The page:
, , , ,

After meeting a few film photographers in Seoul I started thinking about medium format photography, which I will explain in a minute if you don’t know.  I have been looking online for Medium format cameras and reading everything possible to figure out what type of camera to go with.

There are a few types of Medium format cameras, twin lens reflex cameras like Rolleiflex, Folding Cameras, And of course the strange-to-hold-Hasselblad and the popular Holgas. You can get into Medium format photography for around 25 bucks and keep going up in price as much as you want.

Medium format film cameras use film that is larger than 35mm cameras. 35mm cameras use film that is 3.5cm x 2.4cm where as medium format cameras use film around 6cm x 7cm (depending on the aspect ration of the camera). This larger film allows for more detail, in much the same way that moving to a Full frame DSLR with a larger sensor from an old crop sensor DSLR with a small sensor will allow for more detail.

This is especially important if the images are to be printed in larger sizes. apart from this there may be several technical pros to shooting MF. Other people have more subjective reasons; they claim, “it has a special feeling” or a “certain look” up to this point I cant really tell personally.

I went with a camera similar in shape and function to an SLR like my Canon 5D mark II. The Pentax 67, which has four versions, the first being released in the mid 60’s. The one I had been really eyeing online was from the third series from the 1990’s.

Ji and I were in Chungmuro, one of the neighborhoods of Seoul known for its camera shops to drop off some film and pick up negatives. After taking care of that we were strolling around window shopping like normal. I saw so many meduim format cameras but none felt right so we went to get some food. As we were walking away from Chungmuro I found a store I had never seen before so Ji and I popped in for a quick look around.

The owner had a Pentax 67 with a 75mm lens and TTL metering prism. The price was similar to what I had seen online and the condition of the camera was pretty good. The only problem was that In Chungmuro everything is Cash price so I would have to pay about 75 dollars more and put it on my card since I don’t regularly walk around with that much cash on me and the store was about to close.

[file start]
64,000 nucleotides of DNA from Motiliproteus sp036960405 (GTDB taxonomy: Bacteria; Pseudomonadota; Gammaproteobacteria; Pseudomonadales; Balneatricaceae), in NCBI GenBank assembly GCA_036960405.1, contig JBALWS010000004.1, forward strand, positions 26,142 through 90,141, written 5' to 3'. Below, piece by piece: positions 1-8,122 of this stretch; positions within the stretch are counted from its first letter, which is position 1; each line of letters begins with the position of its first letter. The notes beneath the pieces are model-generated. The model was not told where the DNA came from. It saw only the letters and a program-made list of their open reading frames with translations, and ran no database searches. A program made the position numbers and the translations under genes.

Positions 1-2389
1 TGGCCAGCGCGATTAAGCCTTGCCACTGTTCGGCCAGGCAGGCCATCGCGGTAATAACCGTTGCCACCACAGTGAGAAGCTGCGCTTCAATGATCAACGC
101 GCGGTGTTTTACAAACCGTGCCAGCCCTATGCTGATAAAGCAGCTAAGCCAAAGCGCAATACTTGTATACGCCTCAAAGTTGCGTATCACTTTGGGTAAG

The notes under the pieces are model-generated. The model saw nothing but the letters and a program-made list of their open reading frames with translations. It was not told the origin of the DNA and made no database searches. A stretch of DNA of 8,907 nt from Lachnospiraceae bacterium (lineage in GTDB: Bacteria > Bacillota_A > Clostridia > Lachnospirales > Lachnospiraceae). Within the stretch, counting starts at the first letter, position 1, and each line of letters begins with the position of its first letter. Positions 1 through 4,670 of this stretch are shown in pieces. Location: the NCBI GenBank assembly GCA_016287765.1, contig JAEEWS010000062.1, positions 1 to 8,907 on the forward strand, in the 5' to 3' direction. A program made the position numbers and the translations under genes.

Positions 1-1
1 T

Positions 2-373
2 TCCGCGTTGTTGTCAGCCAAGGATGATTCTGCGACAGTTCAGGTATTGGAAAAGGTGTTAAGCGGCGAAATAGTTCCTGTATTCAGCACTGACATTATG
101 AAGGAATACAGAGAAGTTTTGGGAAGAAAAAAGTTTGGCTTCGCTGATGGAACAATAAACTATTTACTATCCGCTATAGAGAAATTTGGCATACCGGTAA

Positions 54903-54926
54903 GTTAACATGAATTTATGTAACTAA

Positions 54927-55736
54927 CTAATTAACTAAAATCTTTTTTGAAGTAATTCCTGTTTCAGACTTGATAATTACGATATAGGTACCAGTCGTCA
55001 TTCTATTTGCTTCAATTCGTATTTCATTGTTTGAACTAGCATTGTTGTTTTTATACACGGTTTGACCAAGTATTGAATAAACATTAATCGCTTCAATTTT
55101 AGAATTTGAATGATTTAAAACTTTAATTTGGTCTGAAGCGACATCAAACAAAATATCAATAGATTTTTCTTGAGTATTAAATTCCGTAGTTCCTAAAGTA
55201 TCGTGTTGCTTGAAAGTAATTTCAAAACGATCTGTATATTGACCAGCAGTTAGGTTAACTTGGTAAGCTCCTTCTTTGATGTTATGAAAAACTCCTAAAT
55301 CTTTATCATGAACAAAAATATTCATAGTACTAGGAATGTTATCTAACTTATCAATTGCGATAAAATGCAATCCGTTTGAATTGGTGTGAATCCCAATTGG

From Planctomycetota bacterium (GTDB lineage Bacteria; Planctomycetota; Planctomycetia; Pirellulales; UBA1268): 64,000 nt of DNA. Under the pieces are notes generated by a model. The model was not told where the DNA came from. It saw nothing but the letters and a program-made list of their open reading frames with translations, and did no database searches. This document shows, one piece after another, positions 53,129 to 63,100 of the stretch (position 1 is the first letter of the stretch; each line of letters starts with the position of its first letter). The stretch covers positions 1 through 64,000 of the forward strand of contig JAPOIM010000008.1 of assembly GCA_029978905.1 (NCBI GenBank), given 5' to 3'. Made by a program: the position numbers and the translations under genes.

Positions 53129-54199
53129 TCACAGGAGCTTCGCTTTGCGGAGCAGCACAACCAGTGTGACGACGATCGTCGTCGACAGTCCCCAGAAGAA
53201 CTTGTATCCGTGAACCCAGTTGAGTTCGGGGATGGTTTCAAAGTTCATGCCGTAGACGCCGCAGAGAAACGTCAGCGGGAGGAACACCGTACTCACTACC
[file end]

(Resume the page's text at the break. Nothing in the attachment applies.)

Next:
Ji came to the rescue. Earlier she had withdrawn 500 dollars from one bank to deposit into another account. The owner was incredibly nice, which was refreshing after going into so many Camera shops and feeling like my business was unwanted or that I was bothering someone for wanting to look at a camera.

IMG_8095 IMG_8098 IMG_8099

The owner Showed me how to load a roll of the 120 film and gave me a complimentary box of 5 rolls of black and white film, put in a new battery and gave me a complimentary backup battery. He also sorted through a towering pile of filters trying to give me filters for all of my lenses but we couldn’t find any matches other than a yellow green filter for a lens he though I was likely to buy for the 67 in the future.

The camera is a brick. It weighs around 1.75kg without a lens on it and close to 2.5kg with a lens so it isn’t the most comfortable camera to carry around but it is fun to shoot with.

Rolls of 120 film get 10- x 6 x 7 frames on this camera, hence its name. I recently had my first roll of TMAX 400 developed. I lost one frame due to accidental shutter release. a few shots were so-so and I am happy with about 2 or 3. Here are a few of my first shots.

Blue House MF Dangsan Park Overlook Gyungbukgung Olympic Tower Sailboat